The Real Lolita: The Kidnapping of Sally Horner and the Novel That Scandalized the World

Wednesday, June 6, 2018

A Day of Book Expo America

Back in New York City this year, Book Expo America billed itself as "reinvented." Hmmm-I'm not quite sure what that means but I know that, for the first time ever, I had to apply to attend. Once accepted, I sent a check for $200 for a one-day pass. Yes folks, that's a lot of money for some free books that could have been downloaded from home onto my Kindle. So, why do we do it?  Only those readers passionate about books and authors can understand.

The Greatest Love Story Ever Told: An Oral HistoryAnd only Barbara Kingsolver and Trevor Noah could have awakened me at six in the morning so that I could walk to the Javits Center from our hotel room and be sitting toward the front of the stage by 7:30 slurping coffee and orange juice! They were worth the price of admission. Each displayed such brilliance and class, exacerbated by the comparison with the moderator, Nick Offerman, who offered exactly no class. It was way too early in the morning to find anything humorous about Nick and his wife, fellow comedian Megan Mullally, joshing about their spectacular sex life. Unless you're huge fans you can probably pass on this.

However, mark your calendars for October when Kingsolver's latest novel, "Unsheltered," will be released. She told the audience that when something scares her so much that she can't think about anything else, she writes about it. And nothing, we all agreed, can be as scary as what's happening right now. Or can it? Kingsolver sets her book in a dilapidated house in Vineland, New Jersey, during two time periods - under current circumstances and under an equally unsettling epoch, back in the 1870's after the Civil War had divided our nation and Charles Darwin shook up the world of science and education with his new theory of humankind.

I can't wait to jump into this book and will offer it to one of you the minute I'm finished. As Barbara told the audience, "stories will get us through times with no leaders better than leaders will get us through time with no stories." Unsheltered: A Novel

Trevor Noah, wisely chosen by John Stewart as replacement host of The Daily Show, has not only grown into the job but has exceeded my wildest expectations. In fact I find Noah to be a much more thoughtful interviewer than John was and deeply knowledgeable about each guest and our country as a whole. Perhaps being an outsider and witnessing the worst that governments can do - read his book about growing up in South Africa as a mixed-race child, "Born a Crime," - he can be more objective about the present state of our nation.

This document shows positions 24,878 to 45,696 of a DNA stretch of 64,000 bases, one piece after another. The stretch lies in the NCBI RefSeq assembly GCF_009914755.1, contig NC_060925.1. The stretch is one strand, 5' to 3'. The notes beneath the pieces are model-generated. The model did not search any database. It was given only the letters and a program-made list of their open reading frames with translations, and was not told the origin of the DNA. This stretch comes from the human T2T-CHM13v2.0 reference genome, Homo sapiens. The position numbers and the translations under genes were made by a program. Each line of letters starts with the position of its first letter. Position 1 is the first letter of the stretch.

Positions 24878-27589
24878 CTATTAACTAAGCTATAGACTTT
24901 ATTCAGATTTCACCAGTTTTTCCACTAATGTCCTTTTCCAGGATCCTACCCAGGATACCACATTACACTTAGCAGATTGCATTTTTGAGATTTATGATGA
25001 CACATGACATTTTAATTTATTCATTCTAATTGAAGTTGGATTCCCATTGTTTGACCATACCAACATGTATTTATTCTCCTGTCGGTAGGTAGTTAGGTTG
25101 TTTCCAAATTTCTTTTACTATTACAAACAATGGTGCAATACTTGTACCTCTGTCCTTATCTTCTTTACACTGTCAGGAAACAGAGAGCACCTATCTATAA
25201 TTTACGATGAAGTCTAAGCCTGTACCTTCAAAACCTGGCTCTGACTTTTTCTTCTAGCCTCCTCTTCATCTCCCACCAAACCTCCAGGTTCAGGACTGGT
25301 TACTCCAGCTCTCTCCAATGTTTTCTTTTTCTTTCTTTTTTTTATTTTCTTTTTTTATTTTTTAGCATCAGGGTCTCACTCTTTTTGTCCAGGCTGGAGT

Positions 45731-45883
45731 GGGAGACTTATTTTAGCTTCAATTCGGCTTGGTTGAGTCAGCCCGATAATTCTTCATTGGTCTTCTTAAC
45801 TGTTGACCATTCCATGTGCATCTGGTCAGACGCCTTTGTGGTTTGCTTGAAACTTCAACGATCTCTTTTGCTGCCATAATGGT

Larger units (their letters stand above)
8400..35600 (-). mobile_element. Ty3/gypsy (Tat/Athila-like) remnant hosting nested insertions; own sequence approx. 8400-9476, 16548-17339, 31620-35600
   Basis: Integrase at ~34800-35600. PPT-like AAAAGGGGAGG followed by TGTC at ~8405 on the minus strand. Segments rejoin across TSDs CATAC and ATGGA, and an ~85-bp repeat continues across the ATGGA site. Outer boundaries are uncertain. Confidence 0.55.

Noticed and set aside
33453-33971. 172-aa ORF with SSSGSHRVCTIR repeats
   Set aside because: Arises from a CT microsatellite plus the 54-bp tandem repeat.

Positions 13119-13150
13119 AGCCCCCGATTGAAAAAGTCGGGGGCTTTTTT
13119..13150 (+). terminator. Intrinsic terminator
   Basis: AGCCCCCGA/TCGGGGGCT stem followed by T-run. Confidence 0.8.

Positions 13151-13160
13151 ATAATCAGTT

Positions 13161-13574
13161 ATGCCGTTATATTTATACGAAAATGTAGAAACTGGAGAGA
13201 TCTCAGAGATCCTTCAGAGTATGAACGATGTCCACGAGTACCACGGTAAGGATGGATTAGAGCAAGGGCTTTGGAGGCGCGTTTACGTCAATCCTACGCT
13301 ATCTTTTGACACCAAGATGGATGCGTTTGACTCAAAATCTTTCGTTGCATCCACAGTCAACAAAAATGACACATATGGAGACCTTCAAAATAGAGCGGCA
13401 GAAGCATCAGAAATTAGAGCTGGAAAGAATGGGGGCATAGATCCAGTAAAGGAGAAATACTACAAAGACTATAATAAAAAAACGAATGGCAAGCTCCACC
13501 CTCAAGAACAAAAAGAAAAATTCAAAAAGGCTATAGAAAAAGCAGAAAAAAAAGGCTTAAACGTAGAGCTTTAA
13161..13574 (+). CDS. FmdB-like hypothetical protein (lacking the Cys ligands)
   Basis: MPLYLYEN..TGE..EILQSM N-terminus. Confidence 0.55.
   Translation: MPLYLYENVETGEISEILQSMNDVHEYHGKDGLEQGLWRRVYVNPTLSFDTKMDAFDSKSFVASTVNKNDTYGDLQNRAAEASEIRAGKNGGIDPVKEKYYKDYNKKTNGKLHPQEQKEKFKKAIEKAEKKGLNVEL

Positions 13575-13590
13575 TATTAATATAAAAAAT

The staff of The Daily Show is attempting the impossible. They are collating all of the tweets that Donald Trump has issued in the first year of his presidency to try to get a handle on what kind of a man he really is. Noah tells us it should be simple, we'll know enough to know he should never have been president! Still, the thought of a computer algorithm able to identify Trump's most used words to form a psychological profile is intriguing. I'll be on the wait list for sure.

These Truths: A History of the United StatesThe big surprise of the morning was the absolutely delightful historian and Harvard professor Jill Lepore. She is such a dynamo. If I had had someone like that for a history teacher? Oh my, the places I'd have gone! Called "daring and provocative," words that speak to me, "These Truths, a History of the United States," commences with the signing of the constitution and the hypocrisy of its foundation, "that all men are created equal." It ends with the chapter heading "America, Disrupted," and the election of the 45th president.

Attendees at the breakfast only received a sampler of Lepore's book but it will be a great introduction to her theories and her writing style. You'll be hearing more from me about it in the near future. I'm hoping to stay home and read for a few months now. More on the amazing panel discussions I attended and on meeting Andre DuBus III will be coming in a few days. Happy reading!